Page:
I’ve spent the last week trying to figure out how to write this entry. I figured that it would be seven days of consideration, weighing pros and cons, making sure I made no rash decisions, all that, but honestly, my mind kept returning to one point again and again that I couldn’t respond to.

Writing hasn’t made me happy in over a year.

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Paladins: An Interview With Vaughn R. Demont


Recently I had the opportunity to meet and connect with author Vaughn R. Demont. A talented writer and an all-around very cool guy, I was more than stoked when he agreed to sit down for this interview where we cover everything from life as a gay geek, being an urban fantasy author and of course diversity in speculative media.

Upkins: For the readers at home, tell us a bit about yourself.

Demont: It’s always weird to answer this question. Do I recite the same tired thing in my bio? Go humble, be brash? I’m a gay guy, pretty much, from central New York. I’m a gamer, tabletop and PC, I teach composition, and I write urban fantasy because I love the genre and the kind of heroes it enables writing about. I would mention that I run as well but Haruki Murakami does it too and wrote that book…

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Podcast: LGBT in Video Games

Did an interview/roundtable discussion with an independent game developer about LGBT characters in games. We touched on Bioware’s RPGs, Gay For You, and how things can continue to improve. Had a great time doing this one.🙂

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It’s Not Always Just a Game

This is an odd entry to write. Most writers use their blogs to talk about current projects, or failing that, things that matter.
I don’t know how many of you feel that table-top roleplaying games actually matter, and I don’t expect to make any converts with this entry, but writing is supposed to be, in some way, telling the truth about yourself. The truth of the matter is that, yes, I’m a tabletop gamer in my off time, recently part of a group again after a near ten year hiatus. I started playing Dungeons and Dragons before I was ten years old, pulled into it by my sister who played in a game run by our uncle. My cousin had had to drop out because his mother, my aunt, was deeply Christian and had a problem with her son playing “Satan’s game”.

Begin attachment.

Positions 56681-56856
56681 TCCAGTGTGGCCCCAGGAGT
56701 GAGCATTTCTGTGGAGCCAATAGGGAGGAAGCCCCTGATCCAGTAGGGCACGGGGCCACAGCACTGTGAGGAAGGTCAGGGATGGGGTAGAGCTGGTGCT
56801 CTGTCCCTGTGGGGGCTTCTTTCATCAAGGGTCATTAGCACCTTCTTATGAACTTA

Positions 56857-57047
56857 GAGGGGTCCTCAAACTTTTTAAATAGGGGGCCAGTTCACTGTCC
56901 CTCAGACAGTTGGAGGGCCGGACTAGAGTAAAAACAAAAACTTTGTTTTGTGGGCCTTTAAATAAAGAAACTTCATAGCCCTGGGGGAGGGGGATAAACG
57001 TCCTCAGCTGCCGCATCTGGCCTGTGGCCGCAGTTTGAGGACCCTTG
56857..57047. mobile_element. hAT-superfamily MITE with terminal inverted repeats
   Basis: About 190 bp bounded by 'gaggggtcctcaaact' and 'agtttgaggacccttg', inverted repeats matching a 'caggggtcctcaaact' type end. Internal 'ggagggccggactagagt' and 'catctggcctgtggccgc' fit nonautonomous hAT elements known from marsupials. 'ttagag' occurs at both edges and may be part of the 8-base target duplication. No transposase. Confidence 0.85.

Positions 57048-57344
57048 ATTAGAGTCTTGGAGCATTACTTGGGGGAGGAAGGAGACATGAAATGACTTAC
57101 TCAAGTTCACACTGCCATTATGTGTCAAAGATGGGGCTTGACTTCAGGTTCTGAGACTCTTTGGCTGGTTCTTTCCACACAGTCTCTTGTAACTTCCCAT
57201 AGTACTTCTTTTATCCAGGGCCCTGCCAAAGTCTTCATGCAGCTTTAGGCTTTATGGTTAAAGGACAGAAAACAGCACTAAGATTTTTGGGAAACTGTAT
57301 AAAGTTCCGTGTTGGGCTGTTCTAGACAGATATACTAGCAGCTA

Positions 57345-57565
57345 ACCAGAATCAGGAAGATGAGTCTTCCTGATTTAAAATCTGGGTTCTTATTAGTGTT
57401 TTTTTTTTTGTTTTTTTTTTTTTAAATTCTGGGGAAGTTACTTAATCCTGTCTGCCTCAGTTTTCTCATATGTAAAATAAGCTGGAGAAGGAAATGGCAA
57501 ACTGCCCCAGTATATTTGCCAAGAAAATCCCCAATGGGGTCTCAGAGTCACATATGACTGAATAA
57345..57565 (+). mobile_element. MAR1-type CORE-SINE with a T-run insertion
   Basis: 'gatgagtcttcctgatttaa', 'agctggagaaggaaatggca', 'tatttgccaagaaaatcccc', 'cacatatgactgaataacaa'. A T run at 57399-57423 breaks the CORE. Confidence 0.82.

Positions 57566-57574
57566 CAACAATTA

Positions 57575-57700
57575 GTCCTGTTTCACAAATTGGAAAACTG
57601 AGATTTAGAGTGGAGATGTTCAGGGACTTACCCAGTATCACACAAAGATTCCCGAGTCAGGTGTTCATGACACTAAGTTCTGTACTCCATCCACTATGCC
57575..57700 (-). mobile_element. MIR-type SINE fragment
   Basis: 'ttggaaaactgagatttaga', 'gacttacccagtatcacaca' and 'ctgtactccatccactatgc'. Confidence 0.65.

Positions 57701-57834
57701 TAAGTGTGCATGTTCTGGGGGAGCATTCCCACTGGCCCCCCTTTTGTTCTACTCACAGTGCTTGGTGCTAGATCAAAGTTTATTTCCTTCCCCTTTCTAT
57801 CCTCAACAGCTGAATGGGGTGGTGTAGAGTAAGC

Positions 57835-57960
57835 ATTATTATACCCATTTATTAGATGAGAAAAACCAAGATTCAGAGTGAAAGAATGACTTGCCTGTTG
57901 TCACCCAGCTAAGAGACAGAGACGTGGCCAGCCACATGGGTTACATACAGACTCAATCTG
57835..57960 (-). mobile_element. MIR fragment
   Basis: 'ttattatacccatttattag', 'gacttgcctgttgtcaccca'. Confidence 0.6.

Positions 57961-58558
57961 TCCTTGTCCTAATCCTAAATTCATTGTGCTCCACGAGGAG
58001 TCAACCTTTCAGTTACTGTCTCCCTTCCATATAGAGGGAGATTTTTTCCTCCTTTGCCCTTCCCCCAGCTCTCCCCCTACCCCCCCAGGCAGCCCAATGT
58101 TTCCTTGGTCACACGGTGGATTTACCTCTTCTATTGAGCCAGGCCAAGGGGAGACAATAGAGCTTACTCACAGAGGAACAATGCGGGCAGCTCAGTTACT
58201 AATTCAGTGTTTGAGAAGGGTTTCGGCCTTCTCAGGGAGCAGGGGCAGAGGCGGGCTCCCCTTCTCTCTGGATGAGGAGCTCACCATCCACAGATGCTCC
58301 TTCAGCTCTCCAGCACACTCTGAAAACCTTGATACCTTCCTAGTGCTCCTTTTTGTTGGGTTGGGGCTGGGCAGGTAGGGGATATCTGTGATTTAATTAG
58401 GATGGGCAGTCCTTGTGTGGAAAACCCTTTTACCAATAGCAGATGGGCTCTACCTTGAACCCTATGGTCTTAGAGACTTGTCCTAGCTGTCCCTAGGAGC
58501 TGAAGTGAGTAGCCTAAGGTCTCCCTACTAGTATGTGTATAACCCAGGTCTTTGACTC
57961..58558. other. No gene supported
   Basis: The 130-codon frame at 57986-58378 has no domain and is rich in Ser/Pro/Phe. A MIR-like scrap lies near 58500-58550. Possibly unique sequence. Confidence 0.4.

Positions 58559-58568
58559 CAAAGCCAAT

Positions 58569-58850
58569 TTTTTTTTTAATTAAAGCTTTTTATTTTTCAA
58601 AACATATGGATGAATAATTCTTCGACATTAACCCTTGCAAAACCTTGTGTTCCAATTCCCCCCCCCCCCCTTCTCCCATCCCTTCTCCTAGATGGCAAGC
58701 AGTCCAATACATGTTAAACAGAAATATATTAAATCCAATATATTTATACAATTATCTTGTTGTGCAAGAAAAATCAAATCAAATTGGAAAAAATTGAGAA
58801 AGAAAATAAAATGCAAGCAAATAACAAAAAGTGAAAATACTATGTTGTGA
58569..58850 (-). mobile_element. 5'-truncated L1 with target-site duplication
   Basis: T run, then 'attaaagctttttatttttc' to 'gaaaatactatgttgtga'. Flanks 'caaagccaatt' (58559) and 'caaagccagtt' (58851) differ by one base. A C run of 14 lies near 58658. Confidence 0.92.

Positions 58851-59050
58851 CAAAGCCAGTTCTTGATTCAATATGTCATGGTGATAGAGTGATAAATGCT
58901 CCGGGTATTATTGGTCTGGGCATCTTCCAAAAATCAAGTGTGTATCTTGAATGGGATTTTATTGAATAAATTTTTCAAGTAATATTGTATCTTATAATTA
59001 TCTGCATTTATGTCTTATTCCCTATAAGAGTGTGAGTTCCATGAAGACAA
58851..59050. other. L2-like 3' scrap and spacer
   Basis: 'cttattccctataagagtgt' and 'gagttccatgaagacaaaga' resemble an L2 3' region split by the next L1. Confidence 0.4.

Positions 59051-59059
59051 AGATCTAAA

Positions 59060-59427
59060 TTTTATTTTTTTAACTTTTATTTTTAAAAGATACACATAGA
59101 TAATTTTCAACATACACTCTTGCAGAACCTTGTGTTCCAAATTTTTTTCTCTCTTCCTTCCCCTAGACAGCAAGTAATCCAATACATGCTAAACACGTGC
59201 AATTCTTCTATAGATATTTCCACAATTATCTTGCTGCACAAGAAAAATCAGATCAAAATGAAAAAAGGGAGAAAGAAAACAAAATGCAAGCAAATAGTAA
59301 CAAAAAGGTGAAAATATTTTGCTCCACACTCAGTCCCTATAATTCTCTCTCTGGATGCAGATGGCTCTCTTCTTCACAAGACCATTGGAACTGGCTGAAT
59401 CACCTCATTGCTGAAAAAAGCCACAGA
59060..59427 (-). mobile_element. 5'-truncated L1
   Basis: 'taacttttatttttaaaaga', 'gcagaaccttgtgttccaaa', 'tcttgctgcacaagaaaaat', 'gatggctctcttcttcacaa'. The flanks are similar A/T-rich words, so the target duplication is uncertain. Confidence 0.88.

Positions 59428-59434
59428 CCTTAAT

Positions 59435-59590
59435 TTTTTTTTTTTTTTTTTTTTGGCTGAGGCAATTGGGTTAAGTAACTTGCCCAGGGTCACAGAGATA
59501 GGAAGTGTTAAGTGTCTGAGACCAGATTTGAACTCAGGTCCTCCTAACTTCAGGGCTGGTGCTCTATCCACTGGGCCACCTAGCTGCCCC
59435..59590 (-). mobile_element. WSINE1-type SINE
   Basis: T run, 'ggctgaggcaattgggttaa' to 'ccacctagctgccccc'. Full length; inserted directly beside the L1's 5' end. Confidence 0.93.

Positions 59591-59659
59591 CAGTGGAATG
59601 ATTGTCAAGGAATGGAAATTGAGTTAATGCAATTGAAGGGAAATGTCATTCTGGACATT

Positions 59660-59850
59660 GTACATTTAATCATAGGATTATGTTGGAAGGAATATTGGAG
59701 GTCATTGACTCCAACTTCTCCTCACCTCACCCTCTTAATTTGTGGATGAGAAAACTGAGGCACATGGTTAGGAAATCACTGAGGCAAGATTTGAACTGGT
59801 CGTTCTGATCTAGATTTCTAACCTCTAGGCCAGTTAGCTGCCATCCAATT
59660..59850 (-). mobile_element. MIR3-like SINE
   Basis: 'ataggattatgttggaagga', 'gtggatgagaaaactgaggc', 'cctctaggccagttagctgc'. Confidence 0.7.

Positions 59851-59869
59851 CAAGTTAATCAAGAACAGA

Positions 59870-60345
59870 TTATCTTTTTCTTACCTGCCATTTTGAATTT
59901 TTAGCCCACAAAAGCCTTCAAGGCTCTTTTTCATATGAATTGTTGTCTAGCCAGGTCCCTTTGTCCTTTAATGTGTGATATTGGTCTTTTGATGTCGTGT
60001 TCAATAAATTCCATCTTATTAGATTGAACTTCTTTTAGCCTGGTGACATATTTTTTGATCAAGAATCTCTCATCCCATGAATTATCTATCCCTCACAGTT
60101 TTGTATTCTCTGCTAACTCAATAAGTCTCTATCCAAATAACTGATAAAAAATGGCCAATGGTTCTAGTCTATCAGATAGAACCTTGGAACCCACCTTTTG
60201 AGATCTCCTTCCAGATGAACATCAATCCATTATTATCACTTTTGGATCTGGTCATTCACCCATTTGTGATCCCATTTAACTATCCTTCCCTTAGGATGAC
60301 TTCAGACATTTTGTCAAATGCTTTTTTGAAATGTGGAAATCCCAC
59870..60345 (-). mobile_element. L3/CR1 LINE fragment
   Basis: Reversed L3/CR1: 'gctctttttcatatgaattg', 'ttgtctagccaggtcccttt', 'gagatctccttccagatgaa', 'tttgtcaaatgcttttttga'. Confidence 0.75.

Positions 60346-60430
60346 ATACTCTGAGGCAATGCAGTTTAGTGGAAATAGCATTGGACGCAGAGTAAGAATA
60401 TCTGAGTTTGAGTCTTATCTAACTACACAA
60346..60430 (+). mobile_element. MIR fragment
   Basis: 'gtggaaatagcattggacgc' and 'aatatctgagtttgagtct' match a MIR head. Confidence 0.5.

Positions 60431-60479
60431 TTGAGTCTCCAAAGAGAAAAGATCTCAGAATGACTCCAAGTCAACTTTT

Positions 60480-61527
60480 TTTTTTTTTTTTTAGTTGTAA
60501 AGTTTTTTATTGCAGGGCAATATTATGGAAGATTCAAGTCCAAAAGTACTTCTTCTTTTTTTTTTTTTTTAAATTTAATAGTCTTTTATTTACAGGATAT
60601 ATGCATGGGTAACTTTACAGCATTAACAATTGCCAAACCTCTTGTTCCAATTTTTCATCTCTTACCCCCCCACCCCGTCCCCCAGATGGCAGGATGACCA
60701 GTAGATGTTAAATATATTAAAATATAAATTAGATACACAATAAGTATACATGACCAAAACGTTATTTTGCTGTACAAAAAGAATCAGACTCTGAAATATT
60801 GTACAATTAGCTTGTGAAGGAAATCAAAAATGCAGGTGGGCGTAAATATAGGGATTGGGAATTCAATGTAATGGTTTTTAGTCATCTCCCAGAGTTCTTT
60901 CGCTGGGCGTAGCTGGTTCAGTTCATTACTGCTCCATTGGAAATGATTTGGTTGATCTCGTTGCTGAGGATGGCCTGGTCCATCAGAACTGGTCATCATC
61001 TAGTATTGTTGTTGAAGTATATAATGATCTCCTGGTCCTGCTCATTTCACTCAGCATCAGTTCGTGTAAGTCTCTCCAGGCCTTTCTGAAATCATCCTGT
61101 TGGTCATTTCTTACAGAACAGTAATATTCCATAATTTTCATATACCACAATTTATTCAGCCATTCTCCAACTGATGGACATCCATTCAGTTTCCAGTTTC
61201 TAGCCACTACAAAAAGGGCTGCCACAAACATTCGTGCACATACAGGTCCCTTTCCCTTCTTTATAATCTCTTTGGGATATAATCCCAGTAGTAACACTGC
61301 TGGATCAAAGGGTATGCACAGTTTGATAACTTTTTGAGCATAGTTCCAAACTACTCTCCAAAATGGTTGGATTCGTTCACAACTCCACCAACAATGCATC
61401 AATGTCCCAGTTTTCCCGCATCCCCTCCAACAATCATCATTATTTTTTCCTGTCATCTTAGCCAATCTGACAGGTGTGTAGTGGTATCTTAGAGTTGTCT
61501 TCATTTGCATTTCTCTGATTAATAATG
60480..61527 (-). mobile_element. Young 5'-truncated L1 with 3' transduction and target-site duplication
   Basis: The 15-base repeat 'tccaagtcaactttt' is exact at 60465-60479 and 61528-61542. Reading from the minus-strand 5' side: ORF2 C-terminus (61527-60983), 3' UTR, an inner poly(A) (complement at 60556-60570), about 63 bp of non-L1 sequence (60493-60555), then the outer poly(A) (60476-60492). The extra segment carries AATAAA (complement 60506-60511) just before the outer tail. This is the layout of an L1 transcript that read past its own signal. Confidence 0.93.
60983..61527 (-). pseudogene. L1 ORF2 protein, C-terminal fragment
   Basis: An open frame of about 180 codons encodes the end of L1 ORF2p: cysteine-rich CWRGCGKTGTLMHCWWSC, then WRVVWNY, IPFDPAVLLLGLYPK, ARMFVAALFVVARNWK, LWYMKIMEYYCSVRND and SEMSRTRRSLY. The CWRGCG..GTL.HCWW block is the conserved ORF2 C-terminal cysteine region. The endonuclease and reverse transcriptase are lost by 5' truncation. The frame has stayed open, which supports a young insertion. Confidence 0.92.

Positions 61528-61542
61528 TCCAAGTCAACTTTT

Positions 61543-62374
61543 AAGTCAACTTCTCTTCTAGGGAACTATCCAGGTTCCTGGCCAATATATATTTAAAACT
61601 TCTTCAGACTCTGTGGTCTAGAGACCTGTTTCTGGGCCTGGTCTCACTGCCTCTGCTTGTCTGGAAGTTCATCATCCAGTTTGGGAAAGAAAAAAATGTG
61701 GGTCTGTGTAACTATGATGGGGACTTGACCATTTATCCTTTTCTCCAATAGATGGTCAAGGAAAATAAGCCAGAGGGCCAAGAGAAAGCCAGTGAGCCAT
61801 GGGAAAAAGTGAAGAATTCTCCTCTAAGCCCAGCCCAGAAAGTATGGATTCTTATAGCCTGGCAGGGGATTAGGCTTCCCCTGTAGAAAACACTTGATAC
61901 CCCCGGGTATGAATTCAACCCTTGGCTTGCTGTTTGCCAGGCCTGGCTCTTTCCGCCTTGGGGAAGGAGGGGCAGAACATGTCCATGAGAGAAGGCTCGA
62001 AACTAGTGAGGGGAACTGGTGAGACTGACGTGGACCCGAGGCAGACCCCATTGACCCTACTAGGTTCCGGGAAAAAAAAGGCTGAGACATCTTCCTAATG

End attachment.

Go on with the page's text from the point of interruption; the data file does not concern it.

Her niece and nephew, it would seem, were okay to let burn in hell. Continue reading


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JMED: We Alive, Dammit: The Unbreakable Survivors of Kimmy Schmidt

The Show: Unbreakable Kimmy Schmidt

Principal Actors: Ellie Kemper, Tituss Burgess, Jane Krakowski

Creators: Tina Fey & Robert Carlock

Synopsis: Rescued after 15 years in a cult, Kimmy Schmidt decides to reclaim her life by venturing to New York, where she experiences everyday life with wide-eyed enthusiasm. On a whim, she rents a room from Titus, a gay wannabe Broadway actor, who makes ends meet as a street performer in Times Square. The unlikely pair find they’re well-suited to help each other out, with Titus reintroducing Kimmy to modern life, and her providing him with the inspiration that you should never give up. Together they’ll make it through whatever life throws at them.

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Communities (Coming Out)

Coastal Magic was definitely a good time, both for meeting readers as well as other authors, and one of authors I had the opportunity and pleasure to meet was Damon Suede, who, let’s face it, is a hell of a lot more known than me, funnier than me, and… I’ll put it this way, a conversation with Damon is a sudden ride, and you can either try to keep up, or just sit back and ride along. I attempted the former, ended up doing the latter, it’s like a taste of what elevated conversation at a society party would be like. He shines bright and big, that’s the best way to put it.